Early Nerves go Unpunished

Football is not always a pretty sport. To be a champion, of any league, teams have to learn how to win ugly matches. When play is not quite clicking, when touches are slightly off, winning teams find a way to win. The Jacksonville Armada did exactly that against the Indy Eleven on Saturday night.

Despite the 4-1 scoreline it was not a statement win by the Armada. The first few minutes were characterized by the Armada’s sloppy midfield play and Indy’s ferocious high press. At 1-1 Indy were the more dangerous team. Poor control by the Jacksonville defenders and midfielders allowed Indianapolis to pounce and immediately attack, creating a variety of chances for Éamon Zayed. However, Indy failed to capitalize and were eventually undone by their frustrations. Despite their better form J.C. Banks scored for the Armada in the 41st minute, making it 2-1.

After being continuously whistled for fouls, Indianapolis center back Lovel Palmer took exception to a high boot from Jack Blake and decided to push him in the neck area. He received a red card for his actions. Palmer’s sending off was not controversial, but the whistle blew Jacksonville’s way early in the match leaving many Indy fans feeling hard done. The Armada faithful can certainly sympathize with the experience of inconsistent officiating, but had nothing to complain about last night.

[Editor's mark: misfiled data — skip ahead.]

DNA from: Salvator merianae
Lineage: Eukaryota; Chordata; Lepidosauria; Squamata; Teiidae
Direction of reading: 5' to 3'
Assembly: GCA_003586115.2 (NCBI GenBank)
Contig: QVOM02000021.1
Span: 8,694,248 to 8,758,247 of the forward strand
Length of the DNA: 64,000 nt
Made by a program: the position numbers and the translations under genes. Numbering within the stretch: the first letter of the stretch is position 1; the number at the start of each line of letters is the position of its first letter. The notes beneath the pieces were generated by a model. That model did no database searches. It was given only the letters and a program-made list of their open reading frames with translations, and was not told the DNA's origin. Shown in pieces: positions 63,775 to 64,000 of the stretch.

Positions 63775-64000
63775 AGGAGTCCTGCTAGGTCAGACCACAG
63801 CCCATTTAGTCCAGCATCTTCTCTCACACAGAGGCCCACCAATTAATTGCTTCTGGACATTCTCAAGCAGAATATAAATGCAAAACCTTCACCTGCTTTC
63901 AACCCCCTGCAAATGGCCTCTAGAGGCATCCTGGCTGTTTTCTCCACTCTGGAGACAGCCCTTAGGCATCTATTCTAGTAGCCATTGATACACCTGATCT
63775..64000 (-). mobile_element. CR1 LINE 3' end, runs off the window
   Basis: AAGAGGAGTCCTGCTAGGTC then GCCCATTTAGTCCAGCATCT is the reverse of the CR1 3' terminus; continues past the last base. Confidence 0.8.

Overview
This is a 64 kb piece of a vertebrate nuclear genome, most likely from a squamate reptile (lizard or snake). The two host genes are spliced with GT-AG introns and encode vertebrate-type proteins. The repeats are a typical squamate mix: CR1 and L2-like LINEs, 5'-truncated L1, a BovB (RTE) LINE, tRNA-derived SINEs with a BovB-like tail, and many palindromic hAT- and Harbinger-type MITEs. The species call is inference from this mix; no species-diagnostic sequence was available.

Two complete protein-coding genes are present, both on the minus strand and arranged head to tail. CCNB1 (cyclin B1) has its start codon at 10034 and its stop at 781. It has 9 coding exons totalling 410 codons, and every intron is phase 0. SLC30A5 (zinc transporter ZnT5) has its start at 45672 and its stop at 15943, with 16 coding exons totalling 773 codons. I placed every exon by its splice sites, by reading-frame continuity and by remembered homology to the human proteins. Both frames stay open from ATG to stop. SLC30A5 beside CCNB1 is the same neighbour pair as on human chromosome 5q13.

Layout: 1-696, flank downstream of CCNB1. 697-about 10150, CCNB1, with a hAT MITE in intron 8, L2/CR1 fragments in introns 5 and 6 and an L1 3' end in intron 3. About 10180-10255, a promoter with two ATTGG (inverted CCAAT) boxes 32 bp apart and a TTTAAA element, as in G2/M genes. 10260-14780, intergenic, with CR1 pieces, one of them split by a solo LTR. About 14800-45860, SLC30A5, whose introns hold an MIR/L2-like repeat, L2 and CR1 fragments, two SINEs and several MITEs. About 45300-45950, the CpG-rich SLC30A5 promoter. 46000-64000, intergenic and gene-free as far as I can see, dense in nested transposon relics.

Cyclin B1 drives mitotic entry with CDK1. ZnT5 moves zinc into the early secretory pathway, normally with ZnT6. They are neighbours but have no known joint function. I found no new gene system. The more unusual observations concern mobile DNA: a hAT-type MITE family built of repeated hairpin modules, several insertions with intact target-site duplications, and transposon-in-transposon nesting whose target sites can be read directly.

The Armada Play a Man Up

With a man advantage the Armada were able to put the game to rest. J.C. Banks scored his second goal in the 50th minute, and Derek Gebhard scored in the 60th minute. At 4-1 Jacksonville had both hands on the steering wheel but still failed to take complete control of the match.

Indianapolis winger Don Smart gave Armada left back Kalen Ryden fits despite the scoreline. Smart’s appearance was the first in four weeks due to injury. Despite a bit of rust Smart was able to run at Ryden rather successfully and get plenty of service into the box. Teams with quick wingers are starting to realize that Ryden is not 100% comfortable as a left back yet, and can struggle when isolated one-on-one. Fortunately for the Armada, Don Smart grew tired, his crosses failed to find a target, and he was eventually substituted.

Don Smart battles Kalen Ryden. Photo courtesy of @naslofficial.

 

10 v 10